Cataract: The Aging of the Lens

A cataract is an opacity or clouding which is present in the normal crystalline lens of the eye.  It is a common eye condition that many people will develop during their lifetime.  Cataracts are one the world’s leading causes of progressive visual loss and can go undetected for many years.  Vision decline from cataracts typically develops later in life and cannot be corrected with glasses or contact lenses.   When the cataract gets to a certain density or irregularity, it can impact a person's quality of life by making it difficult to see.  This is usually a gradual process so a patient doesn't always recognize that their vision is failing. 

Most people will develop cataracts in the course of their lifetime.  This is the normal course of aging of the native lens in the eye.  Once a person has been diagnosed with a cataract, the next step is investigating the various treatment options.  Currently there are no medications, special diets, dietary supplements, or exercise programs which will improve or reduce the progression of a person’s cataract development. 

It is now believed that cigarette smoking can accelerate cataract development.  Thus, a program to eliminate cigarette smoking is recommended to slow cataract growth and to improve overall general health.  Ultraviolet radiation exposure from the sun over the course of a person’s lifetime has also been demonstrated to contribute to cataract development.  Utilizing ultraviolet protection in sunglasses and eyeglasses throughout life is another way to reduce the progression of cataracts.  If a person lives long enough, he or she will develop lens opacities despite the best preventative measures.  Currently the only way to treat a cataract and improve a person’s vision is by removing it with surgery.

Cataract surgery is one of the most commonly performed surgical procedures in the world.  In the past 20 years, the surgical techniques for cataract surgery have dramatically improved.  A patient that underwent cataract surgery in the past may have been admitted to the hospital and had to lie flat in a certain position with sandbags in bed postoperatively.  Cataract surgery done today is performed on an outpatient basis with minimal disruption to a person’s life.  Patients can return to work and their daily activities almost immediately after surgery.  The duration of surgery has also been markedly reduced, and currently most cataract surgery can be performed in less than 15 minutes time from start to finish.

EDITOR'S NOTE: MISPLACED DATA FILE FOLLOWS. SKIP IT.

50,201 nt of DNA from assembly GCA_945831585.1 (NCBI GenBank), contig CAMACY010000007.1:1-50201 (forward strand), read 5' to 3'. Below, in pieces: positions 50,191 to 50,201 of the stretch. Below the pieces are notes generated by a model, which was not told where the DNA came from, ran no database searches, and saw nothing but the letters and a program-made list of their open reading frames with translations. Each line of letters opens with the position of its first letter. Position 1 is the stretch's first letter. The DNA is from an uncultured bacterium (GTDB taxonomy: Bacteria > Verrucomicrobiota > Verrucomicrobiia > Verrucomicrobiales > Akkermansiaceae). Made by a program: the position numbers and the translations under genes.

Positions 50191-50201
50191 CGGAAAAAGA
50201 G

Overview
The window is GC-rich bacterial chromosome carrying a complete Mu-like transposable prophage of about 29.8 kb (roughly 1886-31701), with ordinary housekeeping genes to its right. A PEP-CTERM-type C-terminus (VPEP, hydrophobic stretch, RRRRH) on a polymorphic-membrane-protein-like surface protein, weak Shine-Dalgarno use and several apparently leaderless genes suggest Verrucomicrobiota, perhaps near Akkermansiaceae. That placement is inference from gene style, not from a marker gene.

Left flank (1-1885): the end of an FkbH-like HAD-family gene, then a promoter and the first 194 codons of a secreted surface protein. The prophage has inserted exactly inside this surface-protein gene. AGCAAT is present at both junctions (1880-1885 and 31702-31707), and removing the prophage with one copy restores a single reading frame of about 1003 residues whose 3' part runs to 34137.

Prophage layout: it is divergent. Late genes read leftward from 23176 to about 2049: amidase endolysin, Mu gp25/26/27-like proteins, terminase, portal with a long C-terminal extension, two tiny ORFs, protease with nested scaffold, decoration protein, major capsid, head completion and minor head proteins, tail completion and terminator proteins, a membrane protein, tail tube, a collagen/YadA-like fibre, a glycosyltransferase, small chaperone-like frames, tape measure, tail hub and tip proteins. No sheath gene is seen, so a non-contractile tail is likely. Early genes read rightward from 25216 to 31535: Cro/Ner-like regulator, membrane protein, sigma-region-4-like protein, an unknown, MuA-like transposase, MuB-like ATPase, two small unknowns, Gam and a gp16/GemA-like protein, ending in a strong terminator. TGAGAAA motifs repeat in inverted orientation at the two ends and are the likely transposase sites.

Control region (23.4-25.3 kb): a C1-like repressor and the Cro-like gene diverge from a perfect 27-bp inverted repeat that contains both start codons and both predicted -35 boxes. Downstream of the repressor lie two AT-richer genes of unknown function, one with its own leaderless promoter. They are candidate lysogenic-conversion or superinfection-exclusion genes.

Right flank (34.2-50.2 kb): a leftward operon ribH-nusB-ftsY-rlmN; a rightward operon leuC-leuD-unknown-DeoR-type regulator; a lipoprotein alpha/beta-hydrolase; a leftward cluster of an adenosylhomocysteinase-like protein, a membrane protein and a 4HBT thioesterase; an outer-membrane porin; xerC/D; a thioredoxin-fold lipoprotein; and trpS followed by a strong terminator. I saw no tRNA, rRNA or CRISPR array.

Cataracts are not a dangerous condition, but they can lead to significant visual loss if not treated appropriately.  With modern techniques, cataract surgery has become a very successful way to manage cataracts.  There has been a remarkable revolution in the past few decades with advancements in both surgical techniques, intraocular lens technology, and instrumentation.  This has led to dramatic improvements in patients’ outcomes, earlier restoration of patients’ sight, and enhancement of the quality of patients’ lives.

The best way to find out if you or a loved one is developing cataracts is have a comprehensive eye examination.  It is important to see your eye care provider yearly to evaluate for this condition and any others that can develop over time.